In 1828 Johnson and Potter worked on the nave of Saint Mary’s Church (Church of England) in Uttoxeter. But a year later, in 1829, Johnson set up his own practice as an architect in Tamworth Street, Lichfield, and he continued to design churches, including the very large Saint James’s in Longton (1832-1834). By 1834, he was living in the house that later became Davidson House in Upper Saint John Street.
Around this time, Johnson fell under the influence of the Cambridge Camden Society, which was strongly influenced by AWN Pugin. The early members included Canon James Law, a prebendary and chancellor of Lichfield Cathedral and a former Master of Saint John’s Hospital (1821-1826).
Both Law and Johnson were founding members in 1841 of the Lichfield Society for the Encouragement of Ecclesiastical Architecture, and both were active committee members. Canon William Gresley (1801-1876) of Saint Mary’s, a leading Tractarian and former curate of Saint Chad’s, was the first chairman, and the committee met in Canon Law’s house in Market Street. Other committee members included the antiquarian and lawyer, William Salt of Stafford, and the Revd Richard Rawle of Cheadle.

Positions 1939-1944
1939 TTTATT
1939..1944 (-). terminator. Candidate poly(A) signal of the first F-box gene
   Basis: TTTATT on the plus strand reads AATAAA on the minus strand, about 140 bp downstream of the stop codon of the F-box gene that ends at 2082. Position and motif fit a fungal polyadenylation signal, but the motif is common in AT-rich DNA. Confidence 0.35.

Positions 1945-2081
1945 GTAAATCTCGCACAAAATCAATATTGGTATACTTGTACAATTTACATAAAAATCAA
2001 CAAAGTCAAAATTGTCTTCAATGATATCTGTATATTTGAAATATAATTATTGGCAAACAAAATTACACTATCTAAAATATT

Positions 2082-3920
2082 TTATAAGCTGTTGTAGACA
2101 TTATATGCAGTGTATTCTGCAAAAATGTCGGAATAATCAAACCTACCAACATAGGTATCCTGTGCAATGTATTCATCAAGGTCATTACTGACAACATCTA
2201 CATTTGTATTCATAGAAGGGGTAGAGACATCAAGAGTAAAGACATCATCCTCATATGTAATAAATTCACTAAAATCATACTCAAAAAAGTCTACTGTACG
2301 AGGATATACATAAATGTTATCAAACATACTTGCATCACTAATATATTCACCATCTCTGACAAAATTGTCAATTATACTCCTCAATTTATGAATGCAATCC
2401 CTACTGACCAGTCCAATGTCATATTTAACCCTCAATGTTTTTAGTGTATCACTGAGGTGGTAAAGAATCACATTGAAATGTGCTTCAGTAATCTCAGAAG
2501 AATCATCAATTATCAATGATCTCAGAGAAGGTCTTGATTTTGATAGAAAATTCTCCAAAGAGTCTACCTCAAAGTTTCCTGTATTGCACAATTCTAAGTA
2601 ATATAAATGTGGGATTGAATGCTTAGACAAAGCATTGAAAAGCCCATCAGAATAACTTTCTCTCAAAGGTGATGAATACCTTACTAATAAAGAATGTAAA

In 1841, Johnson also began working on the restoration of Saint Chad’s Church, Lichfield, and he did further work there in 1848-1849.
In 1842-1843, he worked with the London-born architect Sydney Smirke, who also designed the Hinkley family home at Beacon Place, in the controversial restoration of Saint Michael’s Church in Lichfield. During that work, the original memorial stone commissioned by Samuel Johnson for his family was removed as Saint Michael’s was repaved, and much of the mediaeval fabric of the church was lost. But Johnson’s restoration work is a remarkable example of the strong influence of Pugin’s ideas on his work, and the historian of Staffordshire Gothic architecture, the Revd Michael J Fisher, says it is a surprisingly god example of Gothic for its time.
In 1844-1845, Johnson designed Saint Mary’s Church, Great Wyrley, two miles south of Cannock, in the Gothic style.